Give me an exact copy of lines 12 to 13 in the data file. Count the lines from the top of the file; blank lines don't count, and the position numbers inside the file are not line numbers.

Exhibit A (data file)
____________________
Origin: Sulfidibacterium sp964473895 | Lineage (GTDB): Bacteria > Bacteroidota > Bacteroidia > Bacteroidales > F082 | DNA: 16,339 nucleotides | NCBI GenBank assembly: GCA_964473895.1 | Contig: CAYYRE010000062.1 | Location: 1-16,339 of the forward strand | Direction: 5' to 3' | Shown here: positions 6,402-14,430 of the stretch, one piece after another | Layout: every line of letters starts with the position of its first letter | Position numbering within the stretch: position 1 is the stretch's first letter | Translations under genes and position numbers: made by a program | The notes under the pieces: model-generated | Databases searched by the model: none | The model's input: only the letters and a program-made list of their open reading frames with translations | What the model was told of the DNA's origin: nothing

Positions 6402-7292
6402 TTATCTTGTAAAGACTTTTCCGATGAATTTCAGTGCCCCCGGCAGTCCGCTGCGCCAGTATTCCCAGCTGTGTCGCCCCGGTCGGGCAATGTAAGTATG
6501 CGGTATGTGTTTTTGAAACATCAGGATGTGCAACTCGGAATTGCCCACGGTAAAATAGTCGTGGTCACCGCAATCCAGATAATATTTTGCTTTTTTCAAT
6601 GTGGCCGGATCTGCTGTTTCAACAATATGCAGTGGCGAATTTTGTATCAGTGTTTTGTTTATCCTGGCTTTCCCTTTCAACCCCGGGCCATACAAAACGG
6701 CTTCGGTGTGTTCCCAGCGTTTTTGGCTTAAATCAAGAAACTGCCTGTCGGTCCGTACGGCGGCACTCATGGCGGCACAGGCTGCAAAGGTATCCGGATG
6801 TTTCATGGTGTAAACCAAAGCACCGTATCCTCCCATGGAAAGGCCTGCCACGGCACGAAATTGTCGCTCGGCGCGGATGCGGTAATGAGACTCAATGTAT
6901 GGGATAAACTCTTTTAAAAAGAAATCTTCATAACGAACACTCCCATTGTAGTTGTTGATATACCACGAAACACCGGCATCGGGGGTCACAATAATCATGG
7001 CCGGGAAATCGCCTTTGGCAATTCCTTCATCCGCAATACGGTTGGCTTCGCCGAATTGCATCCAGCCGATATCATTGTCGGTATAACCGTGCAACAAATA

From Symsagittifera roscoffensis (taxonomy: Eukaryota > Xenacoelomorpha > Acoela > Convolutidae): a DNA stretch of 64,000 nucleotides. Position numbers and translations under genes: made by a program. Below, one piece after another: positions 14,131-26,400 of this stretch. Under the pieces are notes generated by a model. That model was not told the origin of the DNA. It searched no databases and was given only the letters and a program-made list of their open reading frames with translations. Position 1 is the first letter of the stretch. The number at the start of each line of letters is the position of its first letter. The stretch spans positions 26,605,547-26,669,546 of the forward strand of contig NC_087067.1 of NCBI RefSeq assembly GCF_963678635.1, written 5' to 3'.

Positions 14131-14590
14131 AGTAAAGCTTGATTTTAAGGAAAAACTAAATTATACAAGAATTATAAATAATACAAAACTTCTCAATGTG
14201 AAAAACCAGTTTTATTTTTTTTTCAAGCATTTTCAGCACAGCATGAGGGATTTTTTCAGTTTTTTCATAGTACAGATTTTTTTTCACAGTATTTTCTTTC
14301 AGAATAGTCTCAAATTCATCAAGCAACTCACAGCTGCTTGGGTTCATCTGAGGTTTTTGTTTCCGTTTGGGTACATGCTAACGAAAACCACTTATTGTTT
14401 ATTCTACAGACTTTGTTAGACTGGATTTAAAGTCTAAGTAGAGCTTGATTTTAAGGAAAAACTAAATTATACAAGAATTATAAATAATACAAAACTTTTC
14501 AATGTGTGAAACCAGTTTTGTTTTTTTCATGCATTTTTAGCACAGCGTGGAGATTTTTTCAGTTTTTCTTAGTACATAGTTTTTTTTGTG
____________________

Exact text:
14131 AGTAAAGCTTGATTTTAAGGAAAAACTAAATTATACAAGAATTATAAATAATACAAAACTTCTCAATGTG
14201 AAAAACCAGTTTTATTTTTTTTTCAAGCATTTTCAGCACAGCATGAGGGATTTTTTCAGTTTTTTCATAGTACAGATTTTTTTTCACAGTATTTTCTTTC